Still think one person can’t make a difference? So did the other 7 billion people who put their empty plastic water bottle on the mountain.

Do the maths.

addition black and white black and white chalk

Photo by George Becker on Pexels.com

Advertisements

23: Don’t bag it – grow it!

food salad healthy red

Photo by Pixabay on Pexels.com

This one is inspired by my good friend, Andrea, who has just grown her first ever tomatoes!

Some of us are lucky enough to live near a street market, farmer’s market or ‘proper’ greengrocer that still sell our 5-a-day by weight and without the plastic. Of course, by now you’ll be taking your own reusable bags when you go shopping, so buying fruit and veg loose makes it easy to go plastic free.

BUT we don’t all live close to a fresh produce vendor like the ones described above, so instead of buying the cellophane-wrapped stuff from the supermarket, why not grow your own? I’m not suggesting that we all go out and buy an acre of land – some of us don’t even have gardens – but there’s lots of ways to start growing your own food. Even if you just grow one or two items, it’s a good start, and think of all that packaging that you’re not putting into landfill.

Tomatoes are very easy to grow in containers – I know because I’m useless at gardening and have still managed to grow them successfully lots of times. You can even grow them on windowsills if you don’t have outdoor space. Herbs too grow perfectly in containers, as do lettuces, and these are almost always sold in plastic packaging. ¬†Start with one thing that you know you’ll eat and that will give you the confidence to try more. Most fruit and veg can be frozen too if you have a surplus.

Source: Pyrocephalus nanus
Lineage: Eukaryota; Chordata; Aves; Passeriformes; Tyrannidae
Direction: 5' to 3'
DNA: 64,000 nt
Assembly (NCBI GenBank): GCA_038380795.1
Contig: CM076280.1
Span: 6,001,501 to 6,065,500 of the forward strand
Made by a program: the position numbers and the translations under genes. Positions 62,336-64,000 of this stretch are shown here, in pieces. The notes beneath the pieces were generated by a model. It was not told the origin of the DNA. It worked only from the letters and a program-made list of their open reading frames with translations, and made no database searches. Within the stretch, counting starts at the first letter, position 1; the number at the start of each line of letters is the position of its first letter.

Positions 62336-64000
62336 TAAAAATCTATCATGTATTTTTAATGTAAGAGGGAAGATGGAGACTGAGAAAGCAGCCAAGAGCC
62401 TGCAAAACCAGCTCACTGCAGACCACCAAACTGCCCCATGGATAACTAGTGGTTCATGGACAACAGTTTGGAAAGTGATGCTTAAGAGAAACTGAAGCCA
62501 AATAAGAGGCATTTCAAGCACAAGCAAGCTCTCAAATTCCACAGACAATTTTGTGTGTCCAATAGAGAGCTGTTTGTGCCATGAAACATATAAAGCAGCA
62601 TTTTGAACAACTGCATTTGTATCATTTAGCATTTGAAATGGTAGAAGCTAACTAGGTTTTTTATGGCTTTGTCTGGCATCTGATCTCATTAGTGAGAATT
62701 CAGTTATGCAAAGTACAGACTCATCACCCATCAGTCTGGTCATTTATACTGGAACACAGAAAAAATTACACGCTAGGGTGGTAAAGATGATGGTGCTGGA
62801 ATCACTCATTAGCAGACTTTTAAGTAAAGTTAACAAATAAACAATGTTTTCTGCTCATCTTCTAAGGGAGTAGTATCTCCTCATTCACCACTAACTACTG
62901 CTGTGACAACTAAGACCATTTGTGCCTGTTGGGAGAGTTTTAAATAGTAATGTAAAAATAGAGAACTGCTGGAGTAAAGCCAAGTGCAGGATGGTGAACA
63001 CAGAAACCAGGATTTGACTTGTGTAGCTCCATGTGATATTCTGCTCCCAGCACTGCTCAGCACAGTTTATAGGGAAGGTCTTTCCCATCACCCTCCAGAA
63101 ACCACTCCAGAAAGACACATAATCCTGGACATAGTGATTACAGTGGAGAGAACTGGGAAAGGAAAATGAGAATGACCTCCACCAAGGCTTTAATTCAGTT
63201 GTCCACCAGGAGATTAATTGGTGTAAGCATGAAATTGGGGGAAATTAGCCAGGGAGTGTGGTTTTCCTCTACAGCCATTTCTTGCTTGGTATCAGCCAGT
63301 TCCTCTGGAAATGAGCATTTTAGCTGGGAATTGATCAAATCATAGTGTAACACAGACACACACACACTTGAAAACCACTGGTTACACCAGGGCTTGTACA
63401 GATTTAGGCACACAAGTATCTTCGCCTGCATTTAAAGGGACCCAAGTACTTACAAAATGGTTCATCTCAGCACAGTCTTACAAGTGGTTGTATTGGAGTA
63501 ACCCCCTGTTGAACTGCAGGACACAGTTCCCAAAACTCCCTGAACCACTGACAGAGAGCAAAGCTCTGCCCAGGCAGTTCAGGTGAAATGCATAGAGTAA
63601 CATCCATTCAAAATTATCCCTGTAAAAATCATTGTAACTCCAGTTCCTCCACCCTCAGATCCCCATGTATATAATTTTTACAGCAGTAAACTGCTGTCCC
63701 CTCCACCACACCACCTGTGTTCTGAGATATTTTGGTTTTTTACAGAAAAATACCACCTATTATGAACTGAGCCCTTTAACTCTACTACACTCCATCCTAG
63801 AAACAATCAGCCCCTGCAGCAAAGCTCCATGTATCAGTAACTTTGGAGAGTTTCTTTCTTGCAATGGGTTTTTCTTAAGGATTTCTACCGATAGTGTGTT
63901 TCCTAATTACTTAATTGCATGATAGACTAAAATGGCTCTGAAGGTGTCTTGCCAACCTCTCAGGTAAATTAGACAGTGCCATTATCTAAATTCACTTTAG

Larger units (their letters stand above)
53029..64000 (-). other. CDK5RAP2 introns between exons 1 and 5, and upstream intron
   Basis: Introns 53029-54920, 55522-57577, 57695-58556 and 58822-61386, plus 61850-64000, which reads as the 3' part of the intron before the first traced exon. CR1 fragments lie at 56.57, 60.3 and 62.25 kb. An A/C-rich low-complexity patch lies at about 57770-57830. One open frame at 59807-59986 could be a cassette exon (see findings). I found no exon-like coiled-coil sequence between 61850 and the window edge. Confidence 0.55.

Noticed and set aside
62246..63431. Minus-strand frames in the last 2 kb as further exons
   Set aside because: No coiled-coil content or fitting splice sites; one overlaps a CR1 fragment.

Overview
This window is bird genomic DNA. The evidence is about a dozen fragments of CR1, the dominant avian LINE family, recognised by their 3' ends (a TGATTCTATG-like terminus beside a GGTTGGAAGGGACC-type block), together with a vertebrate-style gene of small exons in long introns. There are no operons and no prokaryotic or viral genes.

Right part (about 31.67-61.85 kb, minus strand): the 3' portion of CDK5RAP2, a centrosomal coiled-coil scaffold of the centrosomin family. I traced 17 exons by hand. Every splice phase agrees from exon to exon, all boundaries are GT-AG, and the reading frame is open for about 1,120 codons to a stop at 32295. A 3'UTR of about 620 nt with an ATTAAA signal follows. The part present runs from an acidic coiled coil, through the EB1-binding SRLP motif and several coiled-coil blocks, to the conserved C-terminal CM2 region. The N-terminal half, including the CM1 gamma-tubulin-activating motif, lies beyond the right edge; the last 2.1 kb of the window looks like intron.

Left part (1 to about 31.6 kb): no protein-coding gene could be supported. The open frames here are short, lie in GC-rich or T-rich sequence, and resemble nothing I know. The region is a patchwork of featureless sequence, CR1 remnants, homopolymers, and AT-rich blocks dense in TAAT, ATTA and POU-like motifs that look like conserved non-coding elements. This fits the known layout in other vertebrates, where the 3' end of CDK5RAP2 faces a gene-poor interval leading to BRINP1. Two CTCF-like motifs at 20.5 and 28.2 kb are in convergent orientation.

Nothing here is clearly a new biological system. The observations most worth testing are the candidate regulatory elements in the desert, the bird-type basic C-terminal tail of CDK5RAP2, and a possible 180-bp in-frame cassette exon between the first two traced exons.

To go completely plastic-free, buy seeds rather than young plants in plastic pots, but if you do have to buy young plants, keep the pots to grow more things from seed next year.

So far, with very little prior knowledge, I’ve managed to grow (and subsequently eat!) tomatoes, peppers, lettuce, courgettes, blueberries, strawberries and even sweetcorn in containers on patios and roof terraces along with all kinds of herbs like mint, rosemary, thyme, oregano…and all of them taste so much better than they do from the supermarket. A big bonus is that I know exactly what’s gone into the soil – and no pesticides! Of course, that’s perfect for vegans too.

I’m no gardening expert so I hesitate to give you lots of growing tips, but get yourself a beginner’s guide to growing fruit and veg or just look for advice online. There’s lots of it.

Have a go. Remove one plastic-clad item from your regular shopping list this year. Next year it might be two or three. And here’s an idea: get together with a couple of friends and all grow different things that you can swap with each other. You can have one of my peppers for a handful of tomatoes, Andrea!